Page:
Figure A4Surge event duration at different frequencies for the thicker ice sheet geometry sieve (Sgeomhigh), [3500,4500] m. This figure shows the trend in surge event duration at different frequencies (number of surge events in a run). The scatter plot shows trends in median duration with an increasing surge frequency. A 10-run minimum was required at each surge frequency level.


Appendix B: Subglacial hydrology model solver

BrAHMs2.0 solves the conservative transport equation for the distribution of subglacial water (Eq. 3) and the effective pressure evolution equation (Eq. 8) using combined explicit and semi-implicit methods. Time integration is done first with Heun's method for the initial time step followed by a leapfrog trapezoidal predictor–corrector method (Kavanagh and Tarasov2018). To avoid time splitting, Heun's method is called after every 10 leapfrog steps (varying the number of leapfrog steps had little effect on the solution in tests).

The verification of this scheme and its implementation is presented in Appendix D with a four-pronged approach. The model is shown to give spatially symmetric solutions given symmetric boundary conditions. The convergence is examined for the spatial and temporal discretizations and found to approximately match the expected rate for each scheme: the first-order upstream finite-volume implementation spatially converges at a linear rate, while the second-order leapfrog trapezoidal implementation temporally converges nearly quadratically. The associated partial differential equations, however, are non-linear, coupled, and likely to have non-local responses. As such, assessing the expected convergence rate of this system is not straightforward (Tadmor2012). In Appendix D the model is shown to also conserve mass and match the solution of another numerical model with similar physics (Werder et al.2013).

Appendix C: Subglacial hydrology model assumptions

The physics of the linked-cavity system are highly non-linear. As such, a set of simplifying assumptions is required to make numerical modelling of this framework feasible.

  1. Wall melting is not a control on cavity size until tunnels are opened. Drainage systems switch from inefficient to efficient for a given value of flux. Schoof (2010) showed that the evolution of the subglacial drainage system (described in Eq. 5) gives a bifurcation between cavity style and tunnel style drainage networks. Given effective pressure, the cavity opening speed is dominated by basal sliding below a certain flux and by runaway wall melting above it.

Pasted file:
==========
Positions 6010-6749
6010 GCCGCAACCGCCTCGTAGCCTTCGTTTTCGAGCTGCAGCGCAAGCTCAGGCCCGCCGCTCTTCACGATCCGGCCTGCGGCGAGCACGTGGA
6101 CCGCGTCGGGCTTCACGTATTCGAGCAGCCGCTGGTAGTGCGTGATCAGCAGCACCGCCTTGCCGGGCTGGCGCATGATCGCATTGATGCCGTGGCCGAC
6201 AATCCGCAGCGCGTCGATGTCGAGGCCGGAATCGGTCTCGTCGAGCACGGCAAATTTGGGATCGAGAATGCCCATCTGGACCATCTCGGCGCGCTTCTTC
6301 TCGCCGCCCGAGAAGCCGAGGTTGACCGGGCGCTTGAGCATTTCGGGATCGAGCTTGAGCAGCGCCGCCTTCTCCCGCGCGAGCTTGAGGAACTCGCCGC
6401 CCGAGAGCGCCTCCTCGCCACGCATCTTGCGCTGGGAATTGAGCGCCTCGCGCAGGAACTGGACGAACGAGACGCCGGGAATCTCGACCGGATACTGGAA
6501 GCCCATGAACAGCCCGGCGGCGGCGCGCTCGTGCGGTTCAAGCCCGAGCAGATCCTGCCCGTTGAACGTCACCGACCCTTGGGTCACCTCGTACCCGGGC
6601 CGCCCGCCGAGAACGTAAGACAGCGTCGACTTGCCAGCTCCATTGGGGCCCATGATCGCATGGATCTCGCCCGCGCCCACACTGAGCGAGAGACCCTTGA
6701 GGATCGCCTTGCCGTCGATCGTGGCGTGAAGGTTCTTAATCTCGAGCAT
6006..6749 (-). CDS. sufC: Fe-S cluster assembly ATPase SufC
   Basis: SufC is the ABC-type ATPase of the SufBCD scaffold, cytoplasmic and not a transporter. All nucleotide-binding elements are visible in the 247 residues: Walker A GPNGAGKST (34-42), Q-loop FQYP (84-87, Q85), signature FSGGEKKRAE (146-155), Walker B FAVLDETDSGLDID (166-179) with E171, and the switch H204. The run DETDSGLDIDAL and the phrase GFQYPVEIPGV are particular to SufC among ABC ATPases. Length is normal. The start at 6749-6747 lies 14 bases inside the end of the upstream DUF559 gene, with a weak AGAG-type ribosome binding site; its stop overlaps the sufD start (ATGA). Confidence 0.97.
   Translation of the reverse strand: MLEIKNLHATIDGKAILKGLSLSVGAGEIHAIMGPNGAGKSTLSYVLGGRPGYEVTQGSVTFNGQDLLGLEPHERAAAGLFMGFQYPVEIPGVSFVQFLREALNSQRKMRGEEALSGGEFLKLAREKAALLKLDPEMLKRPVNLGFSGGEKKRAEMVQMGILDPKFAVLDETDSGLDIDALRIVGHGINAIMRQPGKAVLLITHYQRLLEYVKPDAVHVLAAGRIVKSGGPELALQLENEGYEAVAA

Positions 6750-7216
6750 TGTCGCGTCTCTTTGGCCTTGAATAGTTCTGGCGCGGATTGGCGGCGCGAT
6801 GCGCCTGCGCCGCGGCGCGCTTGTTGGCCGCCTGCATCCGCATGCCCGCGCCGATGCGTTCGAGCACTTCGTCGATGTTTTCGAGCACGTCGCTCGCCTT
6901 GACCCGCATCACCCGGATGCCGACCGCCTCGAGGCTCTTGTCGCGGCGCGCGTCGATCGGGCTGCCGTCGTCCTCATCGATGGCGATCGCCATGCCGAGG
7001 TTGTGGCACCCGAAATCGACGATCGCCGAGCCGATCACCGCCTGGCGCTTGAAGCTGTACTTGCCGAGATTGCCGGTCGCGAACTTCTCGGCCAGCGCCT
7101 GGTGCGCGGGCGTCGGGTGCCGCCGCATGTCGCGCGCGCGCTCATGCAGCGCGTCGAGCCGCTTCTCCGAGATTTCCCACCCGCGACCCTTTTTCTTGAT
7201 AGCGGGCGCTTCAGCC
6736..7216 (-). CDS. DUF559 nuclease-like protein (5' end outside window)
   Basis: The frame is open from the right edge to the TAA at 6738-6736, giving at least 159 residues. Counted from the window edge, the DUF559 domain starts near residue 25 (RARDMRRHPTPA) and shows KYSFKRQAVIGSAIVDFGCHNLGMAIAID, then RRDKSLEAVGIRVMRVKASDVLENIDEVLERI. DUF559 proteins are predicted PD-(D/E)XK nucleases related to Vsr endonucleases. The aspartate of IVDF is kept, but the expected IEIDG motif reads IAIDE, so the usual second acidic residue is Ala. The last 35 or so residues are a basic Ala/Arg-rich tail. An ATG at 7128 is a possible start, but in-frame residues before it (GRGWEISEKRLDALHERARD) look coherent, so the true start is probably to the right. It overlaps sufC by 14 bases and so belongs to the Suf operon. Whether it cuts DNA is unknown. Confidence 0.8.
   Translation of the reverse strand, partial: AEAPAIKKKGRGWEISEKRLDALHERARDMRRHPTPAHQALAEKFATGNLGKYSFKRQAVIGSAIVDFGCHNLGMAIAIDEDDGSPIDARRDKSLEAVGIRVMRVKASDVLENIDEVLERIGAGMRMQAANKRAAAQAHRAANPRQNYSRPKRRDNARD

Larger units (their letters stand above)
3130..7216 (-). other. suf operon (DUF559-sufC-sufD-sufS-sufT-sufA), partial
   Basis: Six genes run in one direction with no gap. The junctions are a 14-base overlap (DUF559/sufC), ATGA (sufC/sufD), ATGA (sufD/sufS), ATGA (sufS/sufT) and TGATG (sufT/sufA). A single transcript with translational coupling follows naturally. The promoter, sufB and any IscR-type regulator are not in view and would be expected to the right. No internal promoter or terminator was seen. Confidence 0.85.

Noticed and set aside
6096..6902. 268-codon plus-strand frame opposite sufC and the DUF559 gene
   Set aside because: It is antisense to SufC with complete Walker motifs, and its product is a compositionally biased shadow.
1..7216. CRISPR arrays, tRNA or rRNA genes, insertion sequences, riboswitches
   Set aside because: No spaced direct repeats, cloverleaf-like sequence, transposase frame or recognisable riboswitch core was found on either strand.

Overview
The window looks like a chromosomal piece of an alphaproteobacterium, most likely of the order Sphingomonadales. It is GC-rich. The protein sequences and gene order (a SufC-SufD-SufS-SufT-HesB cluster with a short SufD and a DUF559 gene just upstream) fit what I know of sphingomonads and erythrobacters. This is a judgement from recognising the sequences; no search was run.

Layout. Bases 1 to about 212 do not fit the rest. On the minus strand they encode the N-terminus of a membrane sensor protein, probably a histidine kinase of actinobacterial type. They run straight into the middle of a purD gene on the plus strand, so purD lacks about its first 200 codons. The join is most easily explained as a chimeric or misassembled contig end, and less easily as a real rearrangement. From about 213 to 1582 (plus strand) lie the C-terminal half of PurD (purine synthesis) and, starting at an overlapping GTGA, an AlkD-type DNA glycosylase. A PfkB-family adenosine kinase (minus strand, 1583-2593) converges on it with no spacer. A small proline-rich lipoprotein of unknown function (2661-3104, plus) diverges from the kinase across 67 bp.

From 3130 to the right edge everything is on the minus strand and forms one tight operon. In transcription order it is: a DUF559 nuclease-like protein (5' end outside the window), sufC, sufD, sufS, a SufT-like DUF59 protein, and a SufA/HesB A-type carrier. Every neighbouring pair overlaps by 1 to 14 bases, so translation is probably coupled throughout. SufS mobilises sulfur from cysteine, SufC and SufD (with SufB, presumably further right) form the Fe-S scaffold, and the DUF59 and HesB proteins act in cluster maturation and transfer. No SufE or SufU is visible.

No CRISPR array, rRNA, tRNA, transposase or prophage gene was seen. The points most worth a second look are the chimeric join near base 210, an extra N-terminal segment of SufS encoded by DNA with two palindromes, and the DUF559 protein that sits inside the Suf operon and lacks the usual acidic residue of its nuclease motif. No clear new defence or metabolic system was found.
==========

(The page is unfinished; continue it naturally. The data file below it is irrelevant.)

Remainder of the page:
2. At timescales of continental-scale ice sheets, tunnels drain water instantaneously. The timescale of drainage through subglacial tunnels is less than a single melt season, much shorter than the centennial to millennial-scale changes this model is applied to. This assumption alleviates CFL violations from fast tunnel flux, which would render modelling on the long timescales of glacial cycles infeasible.

  3. Cavities are filled with water. Consider the timescale for the closure of a recently drained cavity given various combinations of ice sheet overburden (thickness, m) and sliding velocities. This timescale for closure (from Eq. 6) is given by

    (C1) T = S u b h r - c 2 N 3 S .

    The range of timescales, assuming speed in the range of 1–1000 m yr−1 and ice overburden thickness greater than 200 m, is shown in Fig. C1, where the maximum time for closure is around 2 weeks, less than the minimum time step of 0.125 years in the hydrology model.

Figure C1Cavity closure times at varied ice sheet thickness and sliding speeds.


Appendix D: Subglacial hydrology model verification

Oreskes et al. (1994) describe model verification in general as the task of demonstrating model veracity, correctly asserting that no model can ever be proven – only disproven. However, this problem is not unique to computational model testing, this is a more philosophical epistemological problem. As Sornette et al. (2007) identifies, we do not prove models, we simply build our trust in them through a series of failed attempts to disprove them. In this section, we document performance on some simple tests which every model should pass before any amount of confidence can be conferred.

Following others (e.g. Sornette et al.2007), we take model verification to be more pedestrian than validation: a test that the computational model actually solves the model equations as intended – or, as Roache (1997) defines it, “solving the equations right.” Meanwhile, we take validation as the converse of Roache (1997), i.e. “solving the right equations.” Validation-wise, in this work we are showing not that the right equations were solved but that this seems to be of low consequence.